3. Writing & Grammar
Similar to the reliance on technology for today's math skills, writing, spelling, and grammar have become lost arts in the workplace. Proofreading is a crucial step in professional writing that often gets overlooked for the sake of time. Spell check is a wonderful invention but too many people rely on spell check as their first and only defense against spelling and grammatical errors. Instead look at spell check as a friendly reminder as you speedily punch out that important email. Sure it will fix that typo of "theere" to "there" but are you sure that you didn't mean to use "they're" instead of "there"? Sometimes our programs will even catch those types of errors and keep us from the embarrassment of using the wrong form of two in our professional documents but no spelling program, no matter how advanced can ensure that the words typed are the best in order to get the intended point across.
Read out loud, word by word, all documents, work emails, and professional notes to double check that what information you want to be transmitted is the information your writing delivers.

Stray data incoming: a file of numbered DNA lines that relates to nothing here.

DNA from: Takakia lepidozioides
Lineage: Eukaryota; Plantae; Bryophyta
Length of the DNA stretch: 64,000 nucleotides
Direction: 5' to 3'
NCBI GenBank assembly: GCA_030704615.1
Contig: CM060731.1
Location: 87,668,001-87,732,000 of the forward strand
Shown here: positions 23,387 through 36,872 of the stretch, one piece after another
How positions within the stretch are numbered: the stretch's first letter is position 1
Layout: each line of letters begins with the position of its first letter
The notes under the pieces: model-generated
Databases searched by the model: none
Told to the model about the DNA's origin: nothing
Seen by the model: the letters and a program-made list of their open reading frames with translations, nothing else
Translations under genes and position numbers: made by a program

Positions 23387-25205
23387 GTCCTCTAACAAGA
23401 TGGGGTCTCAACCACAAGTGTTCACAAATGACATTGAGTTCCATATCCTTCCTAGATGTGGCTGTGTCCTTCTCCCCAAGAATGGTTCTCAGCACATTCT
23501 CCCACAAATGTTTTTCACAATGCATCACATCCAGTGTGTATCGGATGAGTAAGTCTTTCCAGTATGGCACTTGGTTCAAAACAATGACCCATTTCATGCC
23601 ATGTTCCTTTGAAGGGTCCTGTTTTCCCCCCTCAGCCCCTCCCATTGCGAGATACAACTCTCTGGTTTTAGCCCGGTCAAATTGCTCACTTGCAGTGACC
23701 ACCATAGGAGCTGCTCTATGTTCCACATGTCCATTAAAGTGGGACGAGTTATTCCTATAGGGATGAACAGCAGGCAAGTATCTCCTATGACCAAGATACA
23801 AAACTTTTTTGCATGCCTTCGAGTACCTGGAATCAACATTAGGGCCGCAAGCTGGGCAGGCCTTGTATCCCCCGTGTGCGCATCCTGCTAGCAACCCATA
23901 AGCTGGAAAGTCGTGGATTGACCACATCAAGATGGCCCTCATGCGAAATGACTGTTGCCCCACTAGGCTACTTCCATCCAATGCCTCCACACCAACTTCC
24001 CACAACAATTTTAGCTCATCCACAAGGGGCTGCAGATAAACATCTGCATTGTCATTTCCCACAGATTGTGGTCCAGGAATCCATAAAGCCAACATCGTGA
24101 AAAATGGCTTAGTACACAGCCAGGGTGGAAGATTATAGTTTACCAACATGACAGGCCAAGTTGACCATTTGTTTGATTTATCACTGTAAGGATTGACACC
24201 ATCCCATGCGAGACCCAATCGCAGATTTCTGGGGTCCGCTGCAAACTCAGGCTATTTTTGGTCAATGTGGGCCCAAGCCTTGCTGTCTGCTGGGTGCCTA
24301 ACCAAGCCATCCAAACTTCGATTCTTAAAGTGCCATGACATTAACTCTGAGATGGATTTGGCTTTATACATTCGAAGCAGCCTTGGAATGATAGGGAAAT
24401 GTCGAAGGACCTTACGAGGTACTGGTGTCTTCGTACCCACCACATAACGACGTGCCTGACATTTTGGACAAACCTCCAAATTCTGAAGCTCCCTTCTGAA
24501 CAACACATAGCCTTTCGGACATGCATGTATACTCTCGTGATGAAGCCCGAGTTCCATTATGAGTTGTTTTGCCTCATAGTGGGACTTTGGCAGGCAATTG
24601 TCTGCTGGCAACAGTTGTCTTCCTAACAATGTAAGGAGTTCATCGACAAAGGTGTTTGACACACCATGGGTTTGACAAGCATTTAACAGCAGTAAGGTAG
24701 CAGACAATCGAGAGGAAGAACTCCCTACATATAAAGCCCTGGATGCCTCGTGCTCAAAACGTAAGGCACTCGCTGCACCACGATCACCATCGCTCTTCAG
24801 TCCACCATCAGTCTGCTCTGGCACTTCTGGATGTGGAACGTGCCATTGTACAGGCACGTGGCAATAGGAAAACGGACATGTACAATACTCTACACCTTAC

4. Typing & Data Entry
Speed and Efficiency. Nowadays it is unnecessary to know the exact number of words you can type per minute but being a fast and efficient typer is more important than ever. With more and more of the workforce utilizing technology, there in an increase in the need for workers who are not only comfortable with computers but excel at typing and data entry. Taking a free online test it a great way to gauge your typing skills. The faster and more efficient an employee can type, the more work (theoretically) can done, therefore making them more valuable. But remember, efficiency is just as, if not more, important than speed. It does not matter have fast a letter is typed if it is full of spelling errors.
This principle is especially important when dealing with numbers and data entry. All information must be correct. Trying to find a mistake in a spreadsheet can be just a tedious as finding a needle in a haystack. Be sure to double-check all information before hitting submit to save a future headache and possibly getting into trouble with higher-ups.